Oahu - Adventures

Soar in Silence in a Glider: Imagine soaring through silence on gossamerlike wings, with a panoramic view of Oahu. A ride on a glider is an unforgettable experience. Glider rides are available at Dillingham Air Field, in Mokuleia, on Oahu's North Shore. The glider is towed behind a plane; at the right altitude, the tow is dropped, and you (and the glider pilot) are left to soar in the thermals.

Surf Waikiki in a Hawaiian Outrigger Canoe: It's summertime and there's a South Pacific swell rolling into Waikiki from Tahiti; here's your chance to try surfing--in a Hawaiian outrigger canoe. Numerous beach concessions on Waikiki Beach offer the chance to paddle an outrigger canoe and surf back into Waikiki. Not only do you get a great view of Waikiki Beach from offshore, but also the thrill of actually catching a wave and gliding back into shore.

Float on the Thermals on a Tandem Hang Glider: See things from a bird's-eye view (literally) as you and an instructor float high above Oahu on a tandem hang glider.

Leap into the Ocean: Even though all the signs say dangerous, stay off the rocks, a favorite pastime on Oahu is climbing the stone precipice next to Waimea Bay and leaping into the ocean. This is for experienced swimmers and is a summer-only experience, as the thundering winter waves drive everyone from the sea, except the professional surfers and the very, very stupid.

Venture into the Deep: It's Hawaii--you have to see what it's like under the waves. Try scuba diving; you can enjoy a "scuba experience" with absolutely no previous diving experience. Here's your opportunity to glide weightlessly through the ocean while you admire the multicolored marine creatures.

The Best Authentic Experiences

To have the absolute best experiences on Oahu, be prepared for a different culture, language, cuisine, and way of doing things. Slow yourself down--you're now on an island that operates on its own schedule. To really experience the island, we recommend the following:

Get Out on the Water: View the islands the way Mother Nature does--from the sea. There are many different boats to choose from, ranging from tiny kayaks to 100-foot sightseeing vessels. Even state-of-the-art boats guaranteed to prevent seasickness are available. You'll take home memories of an emerald island rising out of the cobalt sea with white wispy clouds set against an azure sky or the Waikiki shoreline colored by the setting sun.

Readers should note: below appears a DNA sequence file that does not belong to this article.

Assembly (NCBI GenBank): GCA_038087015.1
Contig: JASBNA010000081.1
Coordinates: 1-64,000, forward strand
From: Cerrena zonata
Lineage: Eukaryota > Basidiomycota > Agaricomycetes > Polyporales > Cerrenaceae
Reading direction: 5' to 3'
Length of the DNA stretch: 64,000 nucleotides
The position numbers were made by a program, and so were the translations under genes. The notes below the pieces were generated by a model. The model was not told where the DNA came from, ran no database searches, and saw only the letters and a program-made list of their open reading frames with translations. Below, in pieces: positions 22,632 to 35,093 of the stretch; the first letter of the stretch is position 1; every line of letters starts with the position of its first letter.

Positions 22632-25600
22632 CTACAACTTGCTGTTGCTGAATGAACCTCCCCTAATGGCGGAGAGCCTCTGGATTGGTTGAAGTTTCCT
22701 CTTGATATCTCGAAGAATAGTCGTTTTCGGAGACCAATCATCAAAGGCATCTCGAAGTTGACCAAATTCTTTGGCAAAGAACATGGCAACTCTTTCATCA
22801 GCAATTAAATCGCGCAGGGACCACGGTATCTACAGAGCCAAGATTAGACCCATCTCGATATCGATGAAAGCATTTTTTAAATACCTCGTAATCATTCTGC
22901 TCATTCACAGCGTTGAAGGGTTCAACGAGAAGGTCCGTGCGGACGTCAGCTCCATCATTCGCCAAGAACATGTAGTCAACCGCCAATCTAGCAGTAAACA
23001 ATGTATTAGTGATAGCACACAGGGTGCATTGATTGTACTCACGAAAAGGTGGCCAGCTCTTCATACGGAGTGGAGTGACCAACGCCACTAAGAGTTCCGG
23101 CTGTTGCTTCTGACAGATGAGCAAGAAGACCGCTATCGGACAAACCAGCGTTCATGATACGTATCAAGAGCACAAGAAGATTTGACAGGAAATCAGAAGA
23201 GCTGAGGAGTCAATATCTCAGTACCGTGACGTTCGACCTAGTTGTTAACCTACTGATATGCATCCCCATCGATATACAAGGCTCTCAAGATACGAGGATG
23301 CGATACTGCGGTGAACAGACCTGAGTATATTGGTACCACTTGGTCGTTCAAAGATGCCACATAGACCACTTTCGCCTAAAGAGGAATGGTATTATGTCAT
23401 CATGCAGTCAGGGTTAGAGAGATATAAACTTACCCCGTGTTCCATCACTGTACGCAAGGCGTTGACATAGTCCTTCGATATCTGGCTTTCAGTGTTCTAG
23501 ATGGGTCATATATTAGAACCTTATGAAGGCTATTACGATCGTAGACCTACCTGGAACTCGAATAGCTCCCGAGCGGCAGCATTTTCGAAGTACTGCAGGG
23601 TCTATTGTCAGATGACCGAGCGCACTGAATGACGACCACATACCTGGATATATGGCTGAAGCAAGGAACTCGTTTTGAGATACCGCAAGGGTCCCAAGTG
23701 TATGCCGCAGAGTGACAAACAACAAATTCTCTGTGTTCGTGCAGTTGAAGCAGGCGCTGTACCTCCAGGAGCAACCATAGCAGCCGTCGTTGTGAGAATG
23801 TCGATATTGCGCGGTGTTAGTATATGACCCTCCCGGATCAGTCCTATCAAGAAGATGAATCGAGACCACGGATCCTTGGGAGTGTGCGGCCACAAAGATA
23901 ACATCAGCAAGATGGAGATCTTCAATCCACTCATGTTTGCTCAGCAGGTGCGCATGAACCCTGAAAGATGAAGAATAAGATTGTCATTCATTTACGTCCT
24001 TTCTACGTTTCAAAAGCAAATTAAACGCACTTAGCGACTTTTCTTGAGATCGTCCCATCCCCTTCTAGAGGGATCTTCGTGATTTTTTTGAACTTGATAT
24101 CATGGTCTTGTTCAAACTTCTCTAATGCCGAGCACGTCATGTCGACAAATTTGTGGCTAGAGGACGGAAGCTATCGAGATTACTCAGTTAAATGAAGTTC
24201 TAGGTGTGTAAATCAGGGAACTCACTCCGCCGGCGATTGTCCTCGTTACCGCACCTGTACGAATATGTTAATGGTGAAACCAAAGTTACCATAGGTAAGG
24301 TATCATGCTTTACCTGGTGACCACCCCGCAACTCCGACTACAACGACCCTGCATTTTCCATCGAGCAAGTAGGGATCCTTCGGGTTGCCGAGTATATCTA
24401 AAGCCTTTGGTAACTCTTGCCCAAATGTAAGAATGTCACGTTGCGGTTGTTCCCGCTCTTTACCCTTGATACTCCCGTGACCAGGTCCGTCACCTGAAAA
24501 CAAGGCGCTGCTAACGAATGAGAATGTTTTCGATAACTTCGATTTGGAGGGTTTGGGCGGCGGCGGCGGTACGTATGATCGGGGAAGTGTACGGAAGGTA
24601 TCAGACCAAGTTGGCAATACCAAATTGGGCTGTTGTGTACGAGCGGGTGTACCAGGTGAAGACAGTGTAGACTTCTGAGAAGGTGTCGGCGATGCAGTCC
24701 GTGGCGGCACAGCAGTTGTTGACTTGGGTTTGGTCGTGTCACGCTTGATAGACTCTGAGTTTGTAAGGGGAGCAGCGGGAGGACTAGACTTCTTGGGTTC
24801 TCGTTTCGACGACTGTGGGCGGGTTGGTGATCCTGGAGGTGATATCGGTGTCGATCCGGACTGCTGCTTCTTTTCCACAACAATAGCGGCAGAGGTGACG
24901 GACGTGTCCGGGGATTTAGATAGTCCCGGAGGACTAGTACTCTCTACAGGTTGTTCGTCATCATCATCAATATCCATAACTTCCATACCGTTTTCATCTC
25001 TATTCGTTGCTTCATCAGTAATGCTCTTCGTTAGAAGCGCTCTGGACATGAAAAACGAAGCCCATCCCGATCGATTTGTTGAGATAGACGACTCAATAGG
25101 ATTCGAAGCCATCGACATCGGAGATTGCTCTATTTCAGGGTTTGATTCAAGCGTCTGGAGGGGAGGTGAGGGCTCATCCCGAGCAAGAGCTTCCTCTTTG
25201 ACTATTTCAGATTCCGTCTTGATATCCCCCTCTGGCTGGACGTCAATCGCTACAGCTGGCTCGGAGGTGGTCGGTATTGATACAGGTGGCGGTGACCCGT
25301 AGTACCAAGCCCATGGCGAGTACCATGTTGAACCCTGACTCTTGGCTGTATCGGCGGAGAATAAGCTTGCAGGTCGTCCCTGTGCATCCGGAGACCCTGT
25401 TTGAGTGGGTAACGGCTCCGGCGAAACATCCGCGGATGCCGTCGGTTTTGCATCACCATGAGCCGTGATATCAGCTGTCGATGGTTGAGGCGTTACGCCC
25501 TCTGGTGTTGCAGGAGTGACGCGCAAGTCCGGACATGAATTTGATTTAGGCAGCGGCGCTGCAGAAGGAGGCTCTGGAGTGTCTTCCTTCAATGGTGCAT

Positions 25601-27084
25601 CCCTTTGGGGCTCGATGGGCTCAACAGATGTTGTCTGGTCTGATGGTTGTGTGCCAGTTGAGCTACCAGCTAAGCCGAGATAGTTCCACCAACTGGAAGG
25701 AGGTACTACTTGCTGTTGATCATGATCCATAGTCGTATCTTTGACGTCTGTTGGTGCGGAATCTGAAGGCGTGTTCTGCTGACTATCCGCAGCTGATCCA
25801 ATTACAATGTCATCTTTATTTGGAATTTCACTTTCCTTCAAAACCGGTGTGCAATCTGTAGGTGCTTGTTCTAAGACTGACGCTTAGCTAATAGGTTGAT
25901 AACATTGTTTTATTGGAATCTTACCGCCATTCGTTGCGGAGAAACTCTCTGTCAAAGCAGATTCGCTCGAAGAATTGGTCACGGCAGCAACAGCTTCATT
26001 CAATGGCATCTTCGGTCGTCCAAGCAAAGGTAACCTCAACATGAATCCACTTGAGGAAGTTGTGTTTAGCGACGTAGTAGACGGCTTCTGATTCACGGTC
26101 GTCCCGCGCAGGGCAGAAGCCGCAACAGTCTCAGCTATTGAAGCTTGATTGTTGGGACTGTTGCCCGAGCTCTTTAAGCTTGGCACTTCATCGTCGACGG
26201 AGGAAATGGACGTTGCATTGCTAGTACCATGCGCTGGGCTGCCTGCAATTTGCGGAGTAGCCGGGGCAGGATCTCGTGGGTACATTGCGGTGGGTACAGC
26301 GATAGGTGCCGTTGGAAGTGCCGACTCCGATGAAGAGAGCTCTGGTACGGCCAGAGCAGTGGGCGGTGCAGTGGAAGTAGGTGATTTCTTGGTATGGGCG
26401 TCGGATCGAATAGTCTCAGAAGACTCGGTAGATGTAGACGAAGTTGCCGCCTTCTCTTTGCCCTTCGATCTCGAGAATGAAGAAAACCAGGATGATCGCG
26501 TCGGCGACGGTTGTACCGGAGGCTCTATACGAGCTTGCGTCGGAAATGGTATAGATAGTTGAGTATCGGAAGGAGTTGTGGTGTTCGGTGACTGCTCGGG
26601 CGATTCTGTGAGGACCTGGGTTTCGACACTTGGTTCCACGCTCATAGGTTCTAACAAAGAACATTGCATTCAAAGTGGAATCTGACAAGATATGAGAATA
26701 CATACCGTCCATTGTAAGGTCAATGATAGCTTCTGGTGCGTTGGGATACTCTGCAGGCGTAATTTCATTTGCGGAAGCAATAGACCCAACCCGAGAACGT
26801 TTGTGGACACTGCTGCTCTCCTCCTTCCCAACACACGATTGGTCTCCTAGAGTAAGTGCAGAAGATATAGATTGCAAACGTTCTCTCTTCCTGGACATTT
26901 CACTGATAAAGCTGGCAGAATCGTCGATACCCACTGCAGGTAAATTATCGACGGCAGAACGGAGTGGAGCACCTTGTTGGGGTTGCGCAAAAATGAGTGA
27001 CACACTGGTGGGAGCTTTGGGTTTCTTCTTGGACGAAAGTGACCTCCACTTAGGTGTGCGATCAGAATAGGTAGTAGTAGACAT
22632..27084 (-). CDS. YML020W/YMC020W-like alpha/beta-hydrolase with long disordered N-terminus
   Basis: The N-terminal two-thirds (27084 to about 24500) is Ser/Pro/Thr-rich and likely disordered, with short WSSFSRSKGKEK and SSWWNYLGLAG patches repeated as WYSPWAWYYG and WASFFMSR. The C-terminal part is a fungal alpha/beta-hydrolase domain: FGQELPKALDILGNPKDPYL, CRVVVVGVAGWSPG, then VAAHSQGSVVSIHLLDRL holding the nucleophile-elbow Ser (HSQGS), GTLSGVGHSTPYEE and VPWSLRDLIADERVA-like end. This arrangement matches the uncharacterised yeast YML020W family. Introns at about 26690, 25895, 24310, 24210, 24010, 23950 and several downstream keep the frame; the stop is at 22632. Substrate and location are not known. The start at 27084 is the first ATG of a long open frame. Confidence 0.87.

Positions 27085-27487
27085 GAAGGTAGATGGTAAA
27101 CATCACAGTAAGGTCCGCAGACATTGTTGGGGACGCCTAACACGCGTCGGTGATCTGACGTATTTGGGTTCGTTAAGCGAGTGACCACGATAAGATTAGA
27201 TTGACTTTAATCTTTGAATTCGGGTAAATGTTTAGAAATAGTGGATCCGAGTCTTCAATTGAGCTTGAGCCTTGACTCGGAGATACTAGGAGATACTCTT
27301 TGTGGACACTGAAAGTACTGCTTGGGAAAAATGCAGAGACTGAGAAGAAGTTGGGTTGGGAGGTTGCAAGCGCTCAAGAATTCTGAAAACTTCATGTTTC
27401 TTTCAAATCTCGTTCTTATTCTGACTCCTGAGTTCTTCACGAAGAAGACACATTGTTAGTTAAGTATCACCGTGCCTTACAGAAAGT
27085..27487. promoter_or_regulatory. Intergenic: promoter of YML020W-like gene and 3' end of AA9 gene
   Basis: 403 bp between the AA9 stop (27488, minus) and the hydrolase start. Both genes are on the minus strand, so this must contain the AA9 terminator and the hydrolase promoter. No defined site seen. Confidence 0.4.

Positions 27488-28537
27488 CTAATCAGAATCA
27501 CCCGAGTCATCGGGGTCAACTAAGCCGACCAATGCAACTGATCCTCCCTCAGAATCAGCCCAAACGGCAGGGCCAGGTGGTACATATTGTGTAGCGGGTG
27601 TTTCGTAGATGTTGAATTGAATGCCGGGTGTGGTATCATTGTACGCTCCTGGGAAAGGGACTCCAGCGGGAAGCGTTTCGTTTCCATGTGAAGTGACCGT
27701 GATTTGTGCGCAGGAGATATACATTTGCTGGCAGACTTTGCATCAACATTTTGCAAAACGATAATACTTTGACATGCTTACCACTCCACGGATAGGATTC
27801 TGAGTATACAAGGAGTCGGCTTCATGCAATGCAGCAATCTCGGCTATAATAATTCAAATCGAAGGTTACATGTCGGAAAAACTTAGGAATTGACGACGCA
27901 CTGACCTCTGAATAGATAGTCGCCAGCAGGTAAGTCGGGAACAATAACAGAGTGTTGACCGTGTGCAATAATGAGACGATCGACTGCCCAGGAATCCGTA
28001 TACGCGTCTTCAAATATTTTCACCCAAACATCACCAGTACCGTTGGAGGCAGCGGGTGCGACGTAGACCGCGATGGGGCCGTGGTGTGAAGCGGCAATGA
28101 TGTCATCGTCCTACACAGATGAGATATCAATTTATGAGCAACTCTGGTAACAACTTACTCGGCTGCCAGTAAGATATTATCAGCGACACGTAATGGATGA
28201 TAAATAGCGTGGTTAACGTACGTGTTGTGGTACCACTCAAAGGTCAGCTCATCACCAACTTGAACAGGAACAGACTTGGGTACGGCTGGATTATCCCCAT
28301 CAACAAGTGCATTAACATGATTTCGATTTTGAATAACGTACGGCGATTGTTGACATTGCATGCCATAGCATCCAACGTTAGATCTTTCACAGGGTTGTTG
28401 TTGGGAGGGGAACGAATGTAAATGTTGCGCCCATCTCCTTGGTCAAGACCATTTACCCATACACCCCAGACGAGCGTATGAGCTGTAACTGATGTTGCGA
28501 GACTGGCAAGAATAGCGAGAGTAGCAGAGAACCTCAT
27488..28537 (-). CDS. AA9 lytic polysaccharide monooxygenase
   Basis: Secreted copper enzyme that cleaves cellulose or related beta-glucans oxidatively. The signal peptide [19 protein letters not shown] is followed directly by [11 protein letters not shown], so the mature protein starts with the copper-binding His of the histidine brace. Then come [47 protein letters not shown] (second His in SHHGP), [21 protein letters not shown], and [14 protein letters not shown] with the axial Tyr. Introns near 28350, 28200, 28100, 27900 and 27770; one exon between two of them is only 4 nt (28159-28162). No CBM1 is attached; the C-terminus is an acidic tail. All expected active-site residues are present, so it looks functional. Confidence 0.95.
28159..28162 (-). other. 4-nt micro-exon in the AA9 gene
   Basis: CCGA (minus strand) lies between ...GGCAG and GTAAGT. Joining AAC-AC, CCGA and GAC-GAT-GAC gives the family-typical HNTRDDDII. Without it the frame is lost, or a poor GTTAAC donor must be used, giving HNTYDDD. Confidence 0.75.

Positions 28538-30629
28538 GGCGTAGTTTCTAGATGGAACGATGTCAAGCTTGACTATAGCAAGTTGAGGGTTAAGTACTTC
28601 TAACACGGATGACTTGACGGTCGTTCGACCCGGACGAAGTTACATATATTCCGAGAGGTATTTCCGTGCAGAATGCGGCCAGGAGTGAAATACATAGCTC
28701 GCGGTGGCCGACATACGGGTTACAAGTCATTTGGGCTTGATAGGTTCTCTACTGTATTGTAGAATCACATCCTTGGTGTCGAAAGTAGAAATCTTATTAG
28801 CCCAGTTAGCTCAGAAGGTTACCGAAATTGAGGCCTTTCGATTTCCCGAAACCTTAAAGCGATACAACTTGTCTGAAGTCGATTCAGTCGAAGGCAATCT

Plunge Under the Water: Don mask, fins, and snorkel and dive into the magical world beneath the surface, where clouds of colorful tropical fish flutter by, craggy old turtles lumber along, and tiny marine creatures hover over exotic corals. Can't swim? No excuse--take one of the many submarines or semi-submersibles, but don't miss this opportunity. If you come to Hawaii and don't see the underwater world, you're missing half of what makes up this paradise.

Meet Local Folks: If you go to Hawaii and see only people like the ones back home, you might as well stay home. Extend yourself, leave the resorts and tourist quarters, go out and learn about Hawaii and its people. Just smile and say "howzit?" which means "how is it?" "It's good," is the usual response--and you'll usually make a new friend. Hawaii is remarkably cosmopolitan; every ethnic group in the world seems to be here. It's fascinating to discover the varieties of food, culture, language, and customs.

Drive to the North Shore: Just an hour's drive from Honolulu, the North Shore is another world: a pastoral, rural setting with magnificent beaches and a slower way of life. During the winter months, stop and watch the professionals surf the monster waves.

Watch the Hula: This is Hawaii, so you have to experience the hula. There's no excuse--many performances are free. For just about as long as we can remember, the Eastman Kodak Company has been hosting the Kodak Hula Show at Kapiolani Park. The show is really more 1950s nostalgia than ancient culture, but it's a good bit of fun any way you slice it. Some 1,500 people flock to the shows at 10am every Tuesday, Wednesday, and Thursday; they last until 11:15am.

Experience a Turning Point in America's History: The United States could no longer turn its back on World War II after December 7, 1941, the day that Japanese warplanes bombed Pearl Harbor. Standing on the deck of the USS Arizona Memorial, which straddles the eternal tomb for the 1,177 sailors and Marines trapped below deck when the battleship sank in 9 minutes, is a moving experience you'll never forget. Admission is free.

 







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